WEST LAFAYETTE, Ind. — Jeff Brohm and his Purdue football coaches could very well be back on the practice field with their players as soon as the second week of July, according to an NCAA proposal set for approval this week.
Desperately wanting to start the college football season on time, college athletic leaders are set to take a giant leap down that path on Thursday, according to a report by Sports Illustrated's Ross Dellenger.
The NCAA Division I Football Oversight Committee is expected to approve the long-talked-about six-week preseason practice plan and recommend it to the NCAA D-I Council. The plan is in the last stages of finalization. A draft of the plan has been circulated to conference offices and athletic departments for feedback.
The D-I Council would approve the final version of the plan at its next meeting on June 17. Only small adjustments are expected over the next three days. “We’re 90% there,” Shane Lyons, the West Virginia athletic director and chair of the Oversight Committee, told Sports Illustrated in an interview Monday.
Under the plan, normal “required” summer workouts, which includes coaching interaction, could begin for some as early as July 6. Last month, the NCAA granted schools the ability beginning June 1 to hold on-campus voluntary workouts, which do not include coaching interaction. In required workouts, athletes can spend six hours a week with the strength staff on weight training and conditioning and spend two hours with coaches for film study.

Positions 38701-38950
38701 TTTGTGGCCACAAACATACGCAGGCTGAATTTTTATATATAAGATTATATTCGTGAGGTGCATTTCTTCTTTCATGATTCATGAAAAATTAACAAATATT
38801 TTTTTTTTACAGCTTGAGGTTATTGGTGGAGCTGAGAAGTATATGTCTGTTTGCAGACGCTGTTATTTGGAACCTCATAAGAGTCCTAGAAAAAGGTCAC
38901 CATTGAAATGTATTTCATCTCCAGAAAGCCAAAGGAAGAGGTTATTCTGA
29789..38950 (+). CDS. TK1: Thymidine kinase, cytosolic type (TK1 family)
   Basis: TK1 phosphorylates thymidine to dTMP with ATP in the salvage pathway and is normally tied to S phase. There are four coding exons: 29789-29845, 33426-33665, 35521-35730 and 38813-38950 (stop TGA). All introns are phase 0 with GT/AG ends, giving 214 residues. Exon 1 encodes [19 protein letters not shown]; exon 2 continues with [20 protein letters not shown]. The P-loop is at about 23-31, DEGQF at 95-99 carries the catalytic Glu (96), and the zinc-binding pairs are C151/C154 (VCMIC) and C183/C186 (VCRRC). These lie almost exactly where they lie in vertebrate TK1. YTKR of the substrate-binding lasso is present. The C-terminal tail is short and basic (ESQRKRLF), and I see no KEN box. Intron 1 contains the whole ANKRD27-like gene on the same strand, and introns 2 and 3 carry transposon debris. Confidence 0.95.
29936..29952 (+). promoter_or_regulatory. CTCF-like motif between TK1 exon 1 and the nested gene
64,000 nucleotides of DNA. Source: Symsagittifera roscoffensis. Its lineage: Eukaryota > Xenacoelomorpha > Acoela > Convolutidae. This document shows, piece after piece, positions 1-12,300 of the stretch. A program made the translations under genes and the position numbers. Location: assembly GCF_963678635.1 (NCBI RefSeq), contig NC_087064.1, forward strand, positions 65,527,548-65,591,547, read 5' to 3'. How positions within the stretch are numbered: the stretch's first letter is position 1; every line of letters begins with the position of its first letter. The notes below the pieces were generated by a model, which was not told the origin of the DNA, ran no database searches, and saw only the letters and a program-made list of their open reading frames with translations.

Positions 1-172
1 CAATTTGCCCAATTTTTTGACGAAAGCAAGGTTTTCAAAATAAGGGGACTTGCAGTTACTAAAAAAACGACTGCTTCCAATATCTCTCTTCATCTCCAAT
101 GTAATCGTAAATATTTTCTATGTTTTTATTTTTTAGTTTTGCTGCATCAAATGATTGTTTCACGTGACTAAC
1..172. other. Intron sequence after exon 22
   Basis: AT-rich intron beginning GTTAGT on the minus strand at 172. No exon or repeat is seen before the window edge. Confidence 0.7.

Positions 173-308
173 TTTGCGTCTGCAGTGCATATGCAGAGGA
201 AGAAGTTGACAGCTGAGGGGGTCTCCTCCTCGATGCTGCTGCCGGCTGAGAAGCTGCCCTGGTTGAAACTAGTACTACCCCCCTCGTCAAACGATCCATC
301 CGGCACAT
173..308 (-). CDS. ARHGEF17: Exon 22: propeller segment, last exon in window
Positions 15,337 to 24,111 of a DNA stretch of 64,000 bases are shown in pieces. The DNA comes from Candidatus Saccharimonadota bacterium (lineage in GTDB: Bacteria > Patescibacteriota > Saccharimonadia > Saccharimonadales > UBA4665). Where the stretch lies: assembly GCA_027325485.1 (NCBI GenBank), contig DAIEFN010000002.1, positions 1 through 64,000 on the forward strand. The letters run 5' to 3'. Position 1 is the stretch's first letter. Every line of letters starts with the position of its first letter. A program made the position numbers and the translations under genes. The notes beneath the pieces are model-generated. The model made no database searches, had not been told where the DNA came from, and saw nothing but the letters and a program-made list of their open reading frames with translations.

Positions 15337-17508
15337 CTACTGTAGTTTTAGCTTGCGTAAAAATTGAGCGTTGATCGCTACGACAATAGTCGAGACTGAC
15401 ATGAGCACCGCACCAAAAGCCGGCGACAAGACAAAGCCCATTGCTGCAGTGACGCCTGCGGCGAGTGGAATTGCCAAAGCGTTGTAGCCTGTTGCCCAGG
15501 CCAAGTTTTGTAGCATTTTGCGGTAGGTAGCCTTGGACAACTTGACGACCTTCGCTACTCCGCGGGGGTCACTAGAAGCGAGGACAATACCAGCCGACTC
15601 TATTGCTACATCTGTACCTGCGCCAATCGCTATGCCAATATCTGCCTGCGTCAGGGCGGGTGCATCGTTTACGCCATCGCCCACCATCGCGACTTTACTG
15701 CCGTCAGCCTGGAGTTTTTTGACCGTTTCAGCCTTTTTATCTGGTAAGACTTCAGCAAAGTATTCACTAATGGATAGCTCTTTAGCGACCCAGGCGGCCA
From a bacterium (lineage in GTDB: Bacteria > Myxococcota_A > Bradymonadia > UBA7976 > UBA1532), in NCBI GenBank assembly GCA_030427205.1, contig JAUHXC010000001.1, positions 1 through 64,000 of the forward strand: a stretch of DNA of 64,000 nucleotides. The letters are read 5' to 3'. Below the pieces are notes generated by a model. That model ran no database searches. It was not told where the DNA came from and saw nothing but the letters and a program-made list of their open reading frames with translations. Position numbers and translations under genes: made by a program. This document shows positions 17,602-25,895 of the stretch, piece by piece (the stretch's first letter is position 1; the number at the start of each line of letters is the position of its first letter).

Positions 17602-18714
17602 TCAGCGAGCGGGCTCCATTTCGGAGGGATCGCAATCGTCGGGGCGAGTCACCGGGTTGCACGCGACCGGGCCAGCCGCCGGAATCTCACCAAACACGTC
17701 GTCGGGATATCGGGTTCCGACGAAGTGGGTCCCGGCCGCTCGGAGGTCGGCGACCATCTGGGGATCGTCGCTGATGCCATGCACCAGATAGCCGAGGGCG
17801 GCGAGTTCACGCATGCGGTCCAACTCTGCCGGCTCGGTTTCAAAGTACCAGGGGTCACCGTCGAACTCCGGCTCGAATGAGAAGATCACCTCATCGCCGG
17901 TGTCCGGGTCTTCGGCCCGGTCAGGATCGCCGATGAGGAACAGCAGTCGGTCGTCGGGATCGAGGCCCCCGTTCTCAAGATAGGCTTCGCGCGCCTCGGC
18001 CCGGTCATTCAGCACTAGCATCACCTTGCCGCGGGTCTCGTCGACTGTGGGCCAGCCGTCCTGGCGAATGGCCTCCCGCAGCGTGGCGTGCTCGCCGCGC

The required workouts would lead into what’s being termed as “enhanced” summer training, a two-week stretch constituting the first portion of the proposed six-week preseason practice plan.
Purdue's players began returning to campus on Monday and the first wave are all being tested for COVID-19 before they can interact with other players, coaches or staff. Testing will be done in groups the next few days and no one will be allowed to participate in voluntary workouts until their test results have come back.
“Our athletic department has put together a very protective plan," Purdue president Mitch Daniels said last week. "There will be a lot of separation, at least initially between athletes. Lots of testing, very regular testing to try to spot any infection at the first possible moment and do all the smart things about that."
Purdue's season is supposed to start on Saturday, Sept. 5 at Nebraska.
Advancements in testing have administrators confident in frequent in-season testing, which in turn has them optimistic about playing a 2020 season. However, the issue of attendance remains uncertain.
Several athletic directors have announced potential plans to fill stadiums to 25% to 50% of capacity. Others are expecting full stadiums, which many doctors say is implausible. Meanwhile, another group is delaying concrete answers regarding attendance until as late as mid-August.
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